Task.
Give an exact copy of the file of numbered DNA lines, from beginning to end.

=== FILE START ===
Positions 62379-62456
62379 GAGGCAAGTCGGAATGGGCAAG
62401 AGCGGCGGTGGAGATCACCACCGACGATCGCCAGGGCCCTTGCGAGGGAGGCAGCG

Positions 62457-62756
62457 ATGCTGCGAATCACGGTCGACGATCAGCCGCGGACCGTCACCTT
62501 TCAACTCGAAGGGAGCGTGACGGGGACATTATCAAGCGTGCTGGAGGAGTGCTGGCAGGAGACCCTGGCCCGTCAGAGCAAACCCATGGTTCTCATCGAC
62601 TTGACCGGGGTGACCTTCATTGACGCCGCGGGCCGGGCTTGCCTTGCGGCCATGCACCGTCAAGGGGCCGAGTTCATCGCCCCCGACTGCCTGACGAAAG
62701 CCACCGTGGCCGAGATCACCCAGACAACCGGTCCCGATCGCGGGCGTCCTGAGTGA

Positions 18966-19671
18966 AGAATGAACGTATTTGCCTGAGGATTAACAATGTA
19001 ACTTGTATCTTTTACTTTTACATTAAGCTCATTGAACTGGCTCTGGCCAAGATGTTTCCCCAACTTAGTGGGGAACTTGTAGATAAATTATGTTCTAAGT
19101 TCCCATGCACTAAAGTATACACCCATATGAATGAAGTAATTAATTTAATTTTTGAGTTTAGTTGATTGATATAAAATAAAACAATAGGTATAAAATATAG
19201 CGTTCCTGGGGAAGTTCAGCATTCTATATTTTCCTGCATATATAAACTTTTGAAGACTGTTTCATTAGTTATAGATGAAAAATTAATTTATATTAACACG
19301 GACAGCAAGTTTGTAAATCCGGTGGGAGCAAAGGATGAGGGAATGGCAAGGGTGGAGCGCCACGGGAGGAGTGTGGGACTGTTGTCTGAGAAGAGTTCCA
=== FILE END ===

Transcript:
Positions 62379-62456
62379 GAGGCAAGTCGGAATGGGCAAG
62401 AGCGGCGGTGGAGATCACCACCGACGATCGCCAGGGCCCTTGCGAGGGAGGCAGCG

Positions 62457-62756
62457 ATGCTGCGAATCACGGTCGACGATCAGCCGCGGACCGTCACCTT
62501 TCAACTCGAAGGGAGCGTGACGGGGACATTATCAAGCGTGCTGGAGGAGTGCTGGCAGGAGACCCTGGCCCGTCAGAGCAAACCCATGGTTCTCATCGAC
62601 TTGACCGGGGTGACCTTCATTGACGCCGCGGGCCGGGCTTGCCTTGCGGCCATGCACCGTCAAGGGGCCGAGTTCATCGCCCCCGACTGCCTGACGAAAG
62701 CCACCGTGGCCGAGATCACCCAGACAACCGGTCCCGATCGCGGGCGTCCTGAGTGA

Positions 18966-19671
18966 AGAATGAACGTATTTGCCTGAGGATTAACAATGTA
19001 ACTTGTATCTTTTACTTTTACATTAAGCTCATTGAACTGGCTCTGGCCAAGATGTTTCCCCAACTTAGTGGGGAACTTGTAGATAAATTATGTTCTAAGT
19101 TCCCATGCACTAAAGTATACACCCATATGAATGAAGTAATTAATTTAATTTTTGAGTTTAGTTGATTGATATAAAATAAAACAATAGGTATAAAATATAG
19201 CGTTCCTGGGGAAGTTCAGCATTCTATATTTTCCTGCATATATAAACTTTTGAAGACTGTTTCATTAGTTATAGATGAAAAATTAATTTATATTAACACG
19301 GACAGCAAGTTTGTAAATCCGGTGGGAGCAAAGGATGAGGGAATGGCAAGGGTGGAGCGCCACGGGAGGAGTGTGGGACTGTTGTCTGAGAAGAGTTCCA